It has been a little over two years since I left my position as the chairman of Saxon Publishers Inc., a major K-12 textbook publisher well known for its fiercely loyal following and its steadfast and sometimes controversial adherence to a distinctive pedagogy. Though considered small relative to its behemoth competitors, Saxon has exerted an influence on the direction of educational publishing far disproportionate to its size. It was acquired by Harcourt Achieve last July and is now part of the publishing empire Reed Elsevier.
I had been thrust into the position of publisher by happenstance, having first met the founder of the company in 1980, when I was a 16-year-old high school student and he was a 57-year-old retired Air Force test pilot turned junior-college instructor.
John Saxon Jr. was unsuccessful in finding a publisher for the first-year algebra manuscript he had developed as a teacher, forcing him to self-publish it. I worked behind the scenes as his sole employee, doing what John Saxon referred to as “dogwork”—cutting and pasting, numbering pages, proofreading, and checking problems, as well as making peanut butter sandwiches and runs to the copy shop. Even while pursuing my undergraduate studies at Princeton and later my graduate studies at MIT, I continued my work for Saxon on weekends, evenings, and over summers.
State textbook-selection processes compel publishers to focus on the whims of the adoption committee rather than on creating effective textbooks.
In 1990, he asked me to run his company, then still a fledging enterprise that had grown to about two dozen employees. At first, I demurred, saying that I had no business experience. Saxon persisted, responding to my protestations with the exhortation: “Just fake it. Act like you know what you are doing, and you will do just fine.”
And so, I began my work as a publisher in 1991, straight from the Ivory Tower with a newly acquired Ph.D. in pure mathematics, but with absolutely no management, business, or publishing experience. Over an 11-year period, until I left in 2003 to pursue a lifelong desire to be a teacher, the company grew rapidly—from two dozen employees to about 250 employees—and built a base of 7 million students using its textbooks. During that time, I had the opportunity to observe firsthand how publishers develop, publish, sell, and distribute textbooks, and how states evaluate and purchase them. Along the way, I was invited to be an adviser on the ill-fated national voluntary test proposed by President Clinton and for the math portion of the 2004 National Assessment of Educational Progress test.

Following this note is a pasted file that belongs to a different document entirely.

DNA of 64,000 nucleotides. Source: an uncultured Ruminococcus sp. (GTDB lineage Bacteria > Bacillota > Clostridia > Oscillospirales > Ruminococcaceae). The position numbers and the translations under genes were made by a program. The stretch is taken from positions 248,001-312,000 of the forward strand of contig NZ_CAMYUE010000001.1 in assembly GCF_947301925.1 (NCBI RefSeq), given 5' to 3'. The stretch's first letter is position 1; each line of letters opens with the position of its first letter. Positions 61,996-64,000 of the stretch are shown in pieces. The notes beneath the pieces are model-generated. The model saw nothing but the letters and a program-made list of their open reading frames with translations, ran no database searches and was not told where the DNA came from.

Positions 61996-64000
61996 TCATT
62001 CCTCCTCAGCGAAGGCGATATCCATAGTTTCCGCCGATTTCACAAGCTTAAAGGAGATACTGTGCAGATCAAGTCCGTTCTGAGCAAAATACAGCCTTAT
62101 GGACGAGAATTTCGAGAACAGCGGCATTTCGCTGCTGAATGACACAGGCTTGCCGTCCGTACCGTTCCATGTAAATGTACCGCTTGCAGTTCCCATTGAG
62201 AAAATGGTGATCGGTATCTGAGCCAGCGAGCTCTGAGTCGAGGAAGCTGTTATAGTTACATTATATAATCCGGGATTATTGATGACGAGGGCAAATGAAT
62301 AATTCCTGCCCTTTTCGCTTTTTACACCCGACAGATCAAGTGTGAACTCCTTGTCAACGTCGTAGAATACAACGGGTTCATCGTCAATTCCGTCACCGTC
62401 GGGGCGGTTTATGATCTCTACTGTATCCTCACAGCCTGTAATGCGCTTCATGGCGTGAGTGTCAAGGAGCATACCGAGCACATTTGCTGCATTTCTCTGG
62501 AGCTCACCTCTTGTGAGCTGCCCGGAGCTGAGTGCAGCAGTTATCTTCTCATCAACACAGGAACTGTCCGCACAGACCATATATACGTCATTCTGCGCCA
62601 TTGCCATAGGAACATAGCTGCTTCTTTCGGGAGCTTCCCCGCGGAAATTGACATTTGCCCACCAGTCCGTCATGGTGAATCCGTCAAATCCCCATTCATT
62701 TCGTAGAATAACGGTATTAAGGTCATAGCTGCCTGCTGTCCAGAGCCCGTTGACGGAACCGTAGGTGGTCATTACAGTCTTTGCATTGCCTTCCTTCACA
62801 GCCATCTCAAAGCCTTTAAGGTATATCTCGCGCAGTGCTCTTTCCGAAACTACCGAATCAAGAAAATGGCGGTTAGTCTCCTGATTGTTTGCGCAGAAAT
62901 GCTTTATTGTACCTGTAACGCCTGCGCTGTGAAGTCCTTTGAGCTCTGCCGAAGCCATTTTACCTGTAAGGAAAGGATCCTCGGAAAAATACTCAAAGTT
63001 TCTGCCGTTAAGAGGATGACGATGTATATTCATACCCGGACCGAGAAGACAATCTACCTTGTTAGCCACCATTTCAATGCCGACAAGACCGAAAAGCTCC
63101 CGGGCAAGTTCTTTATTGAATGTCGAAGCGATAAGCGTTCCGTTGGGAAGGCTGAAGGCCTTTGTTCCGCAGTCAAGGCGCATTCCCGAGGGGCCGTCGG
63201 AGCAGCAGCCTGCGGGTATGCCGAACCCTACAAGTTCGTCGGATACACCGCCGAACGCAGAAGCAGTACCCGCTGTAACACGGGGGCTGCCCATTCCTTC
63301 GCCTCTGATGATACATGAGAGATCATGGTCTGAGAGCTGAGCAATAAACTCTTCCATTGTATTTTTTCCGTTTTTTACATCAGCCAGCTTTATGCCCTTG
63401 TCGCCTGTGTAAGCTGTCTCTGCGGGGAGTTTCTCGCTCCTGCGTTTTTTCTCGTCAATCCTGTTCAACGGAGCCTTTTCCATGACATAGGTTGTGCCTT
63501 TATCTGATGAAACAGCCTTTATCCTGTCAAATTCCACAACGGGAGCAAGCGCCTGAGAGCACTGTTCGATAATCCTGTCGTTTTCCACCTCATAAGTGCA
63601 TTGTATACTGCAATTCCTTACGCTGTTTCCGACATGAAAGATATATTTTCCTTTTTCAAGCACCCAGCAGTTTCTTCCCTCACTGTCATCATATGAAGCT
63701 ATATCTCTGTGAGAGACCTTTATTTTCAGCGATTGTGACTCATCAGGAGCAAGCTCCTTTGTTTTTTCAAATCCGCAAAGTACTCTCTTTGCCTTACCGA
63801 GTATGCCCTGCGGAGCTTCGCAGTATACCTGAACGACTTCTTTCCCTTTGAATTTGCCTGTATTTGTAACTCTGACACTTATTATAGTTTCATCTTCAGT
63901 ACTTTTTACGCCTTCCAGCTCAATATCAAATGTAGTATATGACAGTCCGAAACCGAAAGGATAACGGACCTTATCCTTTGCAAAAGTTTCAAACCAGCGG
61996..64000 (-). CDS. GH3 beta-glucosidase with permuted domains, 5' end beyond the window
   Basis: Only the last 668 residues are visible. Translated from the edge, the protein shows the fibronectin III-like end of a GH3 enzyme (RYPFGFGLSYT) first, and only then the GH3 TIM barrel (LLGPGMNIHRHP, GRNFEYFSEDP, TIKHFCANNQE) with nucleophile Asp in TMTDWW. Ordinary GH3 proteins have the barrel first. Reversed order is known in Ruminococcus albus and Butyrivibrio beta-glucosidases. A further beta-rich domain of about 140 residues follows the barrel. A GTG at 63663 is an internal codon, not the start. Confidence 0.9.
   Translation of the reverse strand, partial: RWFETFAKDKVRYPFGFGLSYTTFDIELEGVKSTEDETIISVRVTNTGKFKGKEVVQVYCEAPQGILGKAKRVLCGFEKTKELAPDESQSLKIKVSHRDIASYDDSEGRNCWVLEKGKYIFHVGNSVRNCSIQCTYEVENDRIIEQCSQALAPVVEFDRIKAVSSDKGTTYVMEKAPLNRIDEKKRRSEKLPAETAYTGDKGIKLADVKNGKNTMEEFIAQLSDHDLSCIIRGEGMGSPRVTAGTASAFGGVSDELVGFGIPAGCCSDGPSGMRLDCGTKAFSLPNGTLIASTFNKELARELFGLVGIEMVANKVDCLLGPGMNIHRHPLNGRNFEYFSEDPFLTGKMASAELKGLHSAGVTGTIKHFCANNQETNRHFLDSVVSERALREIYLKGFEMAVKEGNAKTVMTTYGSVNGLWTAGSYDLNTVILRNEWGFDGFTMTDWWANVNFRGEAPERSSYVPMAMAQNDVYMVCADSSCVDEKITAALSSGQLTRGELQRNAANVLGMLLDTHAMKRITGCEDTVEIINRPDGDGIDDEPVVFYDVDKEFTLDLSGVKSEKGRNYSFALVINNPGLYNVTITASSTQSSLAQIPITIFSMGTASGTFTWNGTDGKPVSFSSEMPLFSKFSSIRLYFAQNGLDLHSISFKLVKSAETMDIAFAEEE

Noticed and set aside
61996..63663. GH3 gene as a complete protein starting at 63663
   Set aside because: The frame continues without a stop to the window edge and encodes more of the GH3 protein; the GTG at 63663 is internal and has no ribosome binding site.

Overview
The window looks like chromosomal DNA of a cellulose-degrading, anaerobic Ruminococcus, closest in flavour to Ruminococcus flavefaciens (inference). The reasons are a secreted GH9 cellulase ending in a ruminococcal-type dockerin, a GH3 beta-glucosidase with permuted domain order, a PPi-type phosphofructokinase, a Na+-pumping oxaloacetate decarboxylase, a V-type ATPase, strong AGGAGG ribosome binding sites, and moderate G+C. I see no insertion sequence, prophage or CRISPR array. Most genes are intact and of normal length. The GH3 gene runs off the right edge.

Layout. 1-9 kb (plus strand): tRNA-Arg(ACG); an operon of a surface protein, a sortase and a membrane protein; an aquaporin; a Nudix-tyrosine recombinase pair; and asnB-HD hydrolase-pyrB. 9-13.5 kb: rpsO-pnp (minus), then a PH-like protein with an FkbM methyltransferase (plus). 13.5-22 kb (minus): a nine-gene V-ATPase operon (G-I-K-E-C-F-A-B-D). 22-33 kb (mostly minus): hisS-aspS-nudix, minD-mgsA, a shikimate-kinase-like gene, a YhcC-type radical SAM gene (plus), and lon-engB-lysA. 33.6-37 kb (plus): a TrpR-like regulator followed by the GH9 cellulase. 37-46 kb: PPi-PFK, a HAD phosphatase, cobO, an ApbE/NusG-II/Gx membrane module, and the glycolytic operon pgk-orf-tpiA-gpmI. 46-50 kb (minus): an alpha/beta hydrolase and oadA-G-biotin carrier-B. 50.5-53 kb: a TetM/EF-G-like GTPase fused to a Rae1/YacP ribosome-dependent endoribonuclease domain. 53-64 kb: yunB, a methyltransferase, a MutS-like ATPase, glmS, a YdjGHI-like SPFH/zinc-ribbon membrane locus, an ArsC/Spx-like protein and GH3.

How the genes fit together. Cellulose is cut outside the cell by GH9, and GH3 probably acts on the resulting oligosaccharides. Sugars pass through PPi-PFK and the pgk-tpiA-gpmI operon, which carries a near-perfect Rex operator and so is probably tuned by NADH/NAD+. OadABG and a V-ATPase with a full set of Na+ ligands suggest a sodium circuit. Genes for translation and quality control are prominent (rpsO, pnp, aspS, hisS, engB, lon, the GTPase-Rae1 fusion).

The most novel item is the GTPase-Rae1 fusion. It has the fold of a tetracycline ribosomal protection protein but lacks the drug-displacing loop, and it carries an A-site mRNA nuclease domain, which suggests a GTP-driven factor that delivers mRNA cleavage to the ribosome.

Drawing on my unique set of experiences—as academician, textbook author, educational publisher, classroom teacher, and education policy adviser—I’ve formulated a series of recommendations I hope will be of some help to education policymakers. They include the following:
Do away with the state textbook-adoption process.
In 21 states, there is a formal textbook-selection process that compels publishers to focus their resources and energies not on creating the most effective textbooks, but on satisfying the whims and caprices of an adoption committee.
Do away with the selection process, allow textbook publishers to freely develop curricula, but measure student achievement resulting from the textbooks’ use. This will channel the money that would have been spent on navigating the adoption processes to producing more-effective textbooks. (The Thomas B. Fordham Institute’s recently released “The Mad, Mad World of Textbook Adoptions” describes in detail the problems with the adoption process.)
In developing curriculum, begin with what works.
Things are done backwards in curriculum development. Now, the starting point is a pedagogical theory formulated in the colleges of education, which gives rise to curriculum frameworks or “standards.” These curriculum frameworks then give rise to scope-and-sequence guidance that is used by development/editorial houses contracted by publishers to develop a curriculum that outwardly appears to correlate to the curriculum framework (usually with the clever labeling of chapters with buzzwords drawn from the framework). Often, the results are disappointing, as teachers find the program unworkable in the classroom. The classroom should be the starting point, rather than the end point, of the product-development process.
Repeal statutes that prohibit the field-testing of textbooks.
In the state of Florida, for example, during the 18-month period the textbook-adoption process is occurring, schools cannot field-test the very textbooks they will be considering purchasing. This is akin to prohibiting prospective car buyers from test-driving cars. Such counterproductive laws were passed because of the lobbying efforts of organizations such as the American Association of Publishers that work to protect the interests of a cartel of publishers wanting to avoid internecine competition.